Year Zero is the fifth studio album by American industrial rock act Nine Inch Nails, released on April 17, 2007, by Interscope Records. Frontman Trent Reznor wrote the album's music and lyrics while touring in support of the group's previous release, With Teeth (2005). In contrast to the introspective style of songwriting Reznor used on previous records, Year Zero is a concept album that criticizes contemporary policies of the United States government by presenting a dystopian vision of the year 2022. The album is part of a larger Year Zero project which includes a remix album, an alternate reality game, and a potential television or film project. The Year Zero alternate reality game expanded upon the album's fictional storyline by using media such as websites, pre-recorded phone messages, and murals.
Upon its release in April 2007, Year Zero sold over 187,000 units in its first week, and it reached number two on the Billboard 200 chart. The album also received generally positive reviews, many of which were favorable toward the accompanying alternate reality game. Year Zero produced two singles, "Survivalism" and "Capital G", the latter released as a promotional single. Disputes arose between Reznor and Universal Music Group, parent company of Interscope Records, over the overseas pricing of the album. Year Zero was the last Nine Inch Nails studio album released on Interscope. In October 2007, Reznor announced that Nine Inch Nails had fulfilled its contractual commitments to Interscope, effectively ending the band's relationship with the label.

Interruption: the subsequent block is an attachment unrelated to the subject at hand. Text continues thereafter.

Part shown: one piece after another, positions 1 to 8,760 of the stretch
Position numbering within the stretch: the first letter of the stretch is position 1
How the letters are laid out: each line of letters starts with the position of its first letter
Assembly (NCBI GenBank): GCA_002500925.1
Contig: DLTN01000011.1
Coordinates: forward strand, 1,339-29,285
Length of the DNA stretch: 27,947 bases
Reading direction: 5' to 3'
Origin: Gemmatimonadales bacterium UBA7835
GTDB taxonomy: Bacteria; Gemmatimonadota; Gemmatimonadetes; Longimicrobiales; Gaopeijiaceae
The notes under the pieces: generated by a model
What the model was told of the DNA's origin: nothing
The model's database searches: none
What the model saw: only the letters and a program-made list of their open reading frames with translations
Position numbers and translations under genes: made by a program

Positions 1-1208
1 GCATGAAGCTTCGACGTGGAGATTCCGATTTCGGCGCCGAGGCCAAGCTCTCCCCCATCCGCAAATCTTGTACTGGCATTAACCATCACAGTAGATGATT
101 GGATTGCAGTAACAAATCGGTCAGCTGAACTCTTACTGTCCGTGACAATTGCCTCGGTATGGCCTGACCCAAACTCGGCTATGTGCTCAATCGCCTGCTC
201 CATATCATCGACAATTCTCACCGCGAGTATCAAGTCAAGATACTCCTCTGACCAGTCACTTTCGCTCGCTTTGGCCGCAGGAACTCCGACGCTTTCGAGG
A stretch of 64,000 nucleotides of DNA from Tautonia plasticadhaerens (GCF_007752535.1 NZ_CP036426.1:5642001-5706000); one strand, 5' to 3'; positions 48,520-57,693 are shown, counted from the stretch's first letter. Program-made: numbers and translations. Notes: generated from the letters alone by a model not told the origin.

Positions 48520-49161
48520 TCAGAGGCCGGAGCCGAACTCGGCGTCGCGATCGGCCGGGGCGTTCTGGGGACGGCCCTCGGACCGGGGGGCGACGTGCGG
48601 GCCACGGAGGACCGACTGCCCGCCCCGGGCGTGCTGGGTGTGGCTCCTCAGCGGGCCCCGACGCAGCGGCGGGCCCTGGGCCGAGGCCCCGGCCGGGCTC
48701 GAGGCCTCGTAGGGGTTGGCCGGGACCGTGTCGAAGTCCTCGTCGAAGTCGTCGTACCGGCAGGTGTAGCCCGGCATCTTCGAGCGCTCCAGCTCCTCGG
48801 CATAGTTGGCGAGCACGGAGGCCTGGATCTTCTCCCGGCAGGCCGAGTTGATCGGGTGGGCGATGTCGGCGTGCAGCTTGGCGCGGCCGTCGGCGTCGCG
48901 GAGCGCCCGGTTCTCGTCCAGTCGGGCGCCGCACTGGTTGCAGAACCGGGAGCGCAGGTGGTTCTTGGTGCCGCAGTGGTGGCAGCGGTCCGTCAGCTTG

User Album Review
On Year Zero, Trent Reznor’s apocalyptic dream world becomes a cacophonous blazing reality. Like the repressed peoples forced into a life of fear in his envisioned near-future autocratic state, we are made subordinate to its insistent beats and arresting rhythms - the music is the master and we must take heed.
Reznor’s music defies simple categorization and this impressive offering doesn’t so much cross borders as to go on clandestine raids through the realms of electronica, industrial edged rock and even hip hop. Diverse sounds are layered into a musical collage that continues to evolve with listening time and creates an aural depiction of a planet ravaged by war, ecological destruction and social disintegration.
The fact that this is set in the future might seem incongruous, for some as these themes are alarmingly close to home and, many would argue, arrived long ago. It's amid this chaos of buzz bombs and heavy artillery that Reznor displays his rare ability to create melodic gems that take root in the subconscious and shine some light in the void. '‘Zero Sum'’ is a fine example and provides an introspective bookend to the opening battle marches of ‘'Hyperpower'’ and ‘'Survivalism’'. Impeccably produced and forming part of a wider campaign that has utilized the leaking of album tracks to the public and hidden codes and messages to be found by fans, Year Zero, is at once fresh, frightening and fulfilling.
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